KINGSTON — President of the University of Technology (UTech), Professor Errol Morrison, has warned that unless the prevalence of chronic communicable diseases, like diabetes, are reduced or eliminated, they could negatively impact productivity.
Speaking at a corporate health and wellness power breakfast, hosted by UTech at Lillian's Restaurant on the university’s Old Hope Road campus in Kingston, Professor Morrison noted that 75 percent of Jamaica’s workforce is afflicted by either diabetes or hypertension, suffers from poor nutrition or experiences any combination of them.
Professor Morrison, who is also chairman of the Diabetes Association of Jamaica as well as UTech's Diabetes Outreach Programme, pointed out that two-thirds of the population is overweight, with half of that number being obese.
"With that kind of excess weight, it leads to problems, which prevent them from delivering maximally at the workplace and, as a result, (there are) poor outcomes at the workplace," he explained.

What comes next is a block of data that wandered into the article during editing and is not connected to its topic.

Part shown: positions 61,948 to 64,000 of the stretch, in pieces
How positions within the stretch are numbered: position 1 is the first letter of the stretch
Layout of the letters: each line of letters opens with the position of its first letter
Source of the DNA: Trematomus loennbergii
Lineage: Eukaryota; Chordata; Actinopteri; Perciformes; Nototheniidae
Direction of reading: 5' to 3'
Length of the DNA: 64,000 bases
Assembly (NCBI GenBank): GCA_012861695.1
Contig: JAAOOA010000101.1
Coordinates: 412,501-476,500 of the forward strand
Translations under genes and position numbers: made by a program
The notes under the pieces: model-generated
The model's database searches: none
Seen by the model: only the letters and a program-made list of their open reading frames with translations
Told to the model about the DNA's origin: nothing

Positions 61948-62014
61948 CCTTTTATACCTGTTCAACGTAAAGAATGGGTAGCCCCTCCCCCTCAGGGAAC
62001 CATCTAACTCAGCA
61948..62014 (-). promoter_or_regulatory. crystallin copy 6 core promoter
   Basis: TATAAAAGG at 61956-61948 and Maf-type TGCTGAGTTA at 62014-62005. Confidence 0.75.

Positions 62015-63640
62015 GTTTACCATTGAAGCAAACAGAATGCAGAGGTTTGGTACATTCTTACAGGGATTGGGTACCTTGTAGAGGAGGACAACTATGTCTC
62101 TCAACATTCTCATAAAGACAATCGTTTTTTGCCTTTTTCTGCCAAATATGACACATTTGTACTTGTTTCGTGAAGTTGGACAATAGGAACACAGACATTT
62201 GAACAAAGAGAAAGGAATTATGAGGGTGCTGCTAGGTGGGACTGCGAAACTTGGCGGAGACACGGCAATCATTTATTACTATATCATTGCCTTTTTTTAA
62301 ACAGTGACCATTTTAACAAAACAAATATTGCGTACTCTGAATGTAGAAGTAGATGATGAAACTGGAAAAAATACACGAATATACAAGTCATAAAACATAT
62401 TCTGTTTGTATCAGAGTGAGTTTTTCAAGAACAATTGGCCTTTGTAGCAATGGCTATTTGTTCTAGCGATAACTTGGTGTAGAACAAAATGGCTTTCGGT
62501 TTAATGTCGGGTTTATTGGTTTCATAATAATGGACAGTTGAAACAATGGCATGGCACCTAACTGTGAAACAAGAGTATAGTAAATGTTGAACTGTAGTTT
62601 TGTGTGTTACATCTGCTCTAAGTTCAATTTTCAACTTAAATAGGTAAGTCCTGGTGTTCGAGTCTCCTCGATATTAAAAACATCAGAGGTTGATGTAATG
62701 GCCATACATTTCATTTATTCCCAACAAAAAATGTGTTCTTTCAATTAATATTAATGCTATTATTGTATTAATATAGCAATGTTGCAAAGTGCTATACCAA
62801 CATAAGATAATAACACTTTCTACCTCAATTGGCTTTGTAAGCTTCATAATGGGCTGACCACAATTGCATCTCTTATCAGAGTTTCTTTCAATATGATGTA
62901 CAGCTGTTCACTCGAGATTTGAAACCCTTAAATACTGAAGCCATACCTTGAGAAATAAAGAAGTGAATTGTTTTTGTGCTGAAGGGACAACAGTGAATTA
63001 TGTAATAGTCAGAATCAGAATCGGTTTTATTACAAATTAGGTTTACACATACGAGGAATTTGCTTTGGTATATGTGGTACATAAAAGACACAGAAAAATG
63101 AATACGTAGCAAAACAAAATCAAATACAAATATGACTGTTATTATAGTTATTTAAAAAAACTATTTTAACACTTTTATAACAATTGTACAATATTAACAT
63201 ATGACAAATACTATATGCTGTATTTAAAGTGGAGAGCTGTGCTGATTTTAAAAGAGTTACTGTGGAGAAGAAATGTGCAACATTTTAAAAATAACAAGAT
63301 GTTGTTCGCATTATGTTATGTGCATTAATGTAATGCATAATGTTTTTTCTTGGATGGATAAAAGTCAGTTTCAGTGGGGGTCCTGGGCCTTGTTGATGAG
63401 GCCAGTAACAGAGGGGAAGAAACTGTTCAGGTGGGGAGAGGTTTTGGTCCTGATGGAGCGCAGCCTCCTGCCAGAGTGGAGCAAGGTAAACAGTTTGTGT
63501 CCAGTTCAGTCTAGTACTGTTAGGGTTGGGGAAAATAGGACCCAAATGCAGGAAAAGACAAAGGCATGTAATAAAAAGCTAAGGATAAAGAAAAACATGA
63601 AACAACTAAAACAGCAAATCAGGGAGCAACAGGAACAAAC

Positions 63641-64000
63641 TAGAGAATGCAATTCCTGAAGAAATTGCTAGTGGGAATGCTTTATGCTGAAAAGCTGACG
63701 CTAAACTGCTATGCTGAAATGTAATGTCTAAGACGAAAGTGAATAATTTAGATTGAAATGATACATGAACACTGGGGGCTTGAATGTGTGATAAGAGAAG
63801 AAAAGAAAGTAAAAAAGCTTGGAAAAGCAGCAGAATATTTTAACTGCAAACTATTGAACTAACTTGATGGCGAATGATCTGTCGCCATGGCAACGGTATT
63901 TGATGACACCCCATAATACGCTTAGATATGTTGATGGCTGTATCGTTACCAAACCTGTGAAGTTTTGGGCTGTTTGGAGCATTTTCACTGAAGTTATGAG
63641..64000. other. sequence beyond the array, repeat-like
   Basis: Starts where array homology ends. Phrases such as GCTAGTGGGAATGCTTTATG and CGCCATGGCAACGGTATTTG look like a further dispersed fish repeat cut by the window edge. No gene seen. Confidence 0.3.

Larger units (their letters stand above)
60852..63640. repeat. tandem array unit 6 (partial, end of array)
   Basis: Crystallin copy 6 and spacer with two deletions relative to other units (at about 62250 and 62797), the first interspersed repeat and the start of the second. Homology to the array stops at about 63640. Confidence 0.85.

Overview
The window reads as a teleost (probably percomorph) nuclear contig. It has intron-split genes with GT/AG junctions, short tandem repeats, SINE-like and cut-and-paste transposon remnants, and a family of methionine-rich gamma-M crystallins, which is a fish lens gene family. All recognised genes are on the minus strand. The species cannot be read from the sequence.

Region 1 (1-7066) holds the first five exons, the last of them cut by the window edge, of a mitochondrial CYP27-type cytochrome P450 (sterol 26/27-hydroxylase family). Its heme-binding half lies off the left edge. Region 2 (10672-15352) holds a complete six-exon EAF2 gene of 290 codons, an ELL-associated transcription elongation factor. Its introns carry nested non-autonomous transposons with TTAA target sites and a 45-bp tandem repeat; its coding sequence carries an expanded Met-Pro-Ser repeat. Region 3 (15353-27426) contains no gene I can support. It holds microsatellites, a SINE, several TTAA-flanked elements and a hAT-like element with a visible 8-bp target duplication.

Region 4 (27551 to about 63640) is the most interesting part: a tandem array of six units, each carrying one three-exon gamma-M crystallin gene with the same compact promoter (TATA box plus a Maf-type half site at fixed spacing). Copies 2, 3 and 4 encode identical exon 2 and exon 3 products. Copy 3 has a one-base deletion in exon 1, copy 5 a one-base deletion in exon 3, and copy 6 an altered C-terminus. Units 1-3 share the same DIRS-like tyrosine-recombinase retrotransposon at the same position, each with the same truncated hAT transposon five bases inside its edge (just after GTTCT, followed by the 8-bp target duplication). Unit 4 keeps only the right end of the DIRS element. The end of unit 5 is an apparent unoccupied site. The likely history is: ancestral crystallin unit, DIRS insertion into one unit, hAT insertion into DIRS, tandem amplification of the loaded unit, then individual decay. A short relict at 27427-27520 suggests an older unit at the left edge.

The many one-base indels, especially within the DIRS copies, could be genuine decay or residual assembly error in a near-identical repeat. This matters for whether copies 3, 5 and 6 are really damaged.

The UTech President also said the next two decades would witness a 138 per cent increase in number of persons reaching or passing age 65 years, and the productivity level of that aging workforce would not be at the required level.
Professor Morrison pointed to the need for various sector stakeholders to imitate the actions of interests in what he described as the “tiger economies of the east”. He explained that stakeholders in that region, particularly countries on the Asian continent, have instituted initiatives which have been yielding results, including feeding and mandatory exercise programmes.
"As a result of those initiatives, a number of these economies have seen an increase of some 30 per cent, and more, in productivity at the workplace,” he stated.
Professor Morrison said that UTech is also contributing to efforts to reduce the prevalence of diabetes, through its outreach programme.
"Diabetes and other chronic diseases are major public health problems and we are taking a major thrust in that (prevalence reduction) direction,” he stressed.
The wellness and power breakfast was part of activities by the DAJ to mark National Diabetes Week, November 13 to 19, under the theme: "Diabetes; Education and Prevention".
By Douglas Mcintosh, JIS Reporter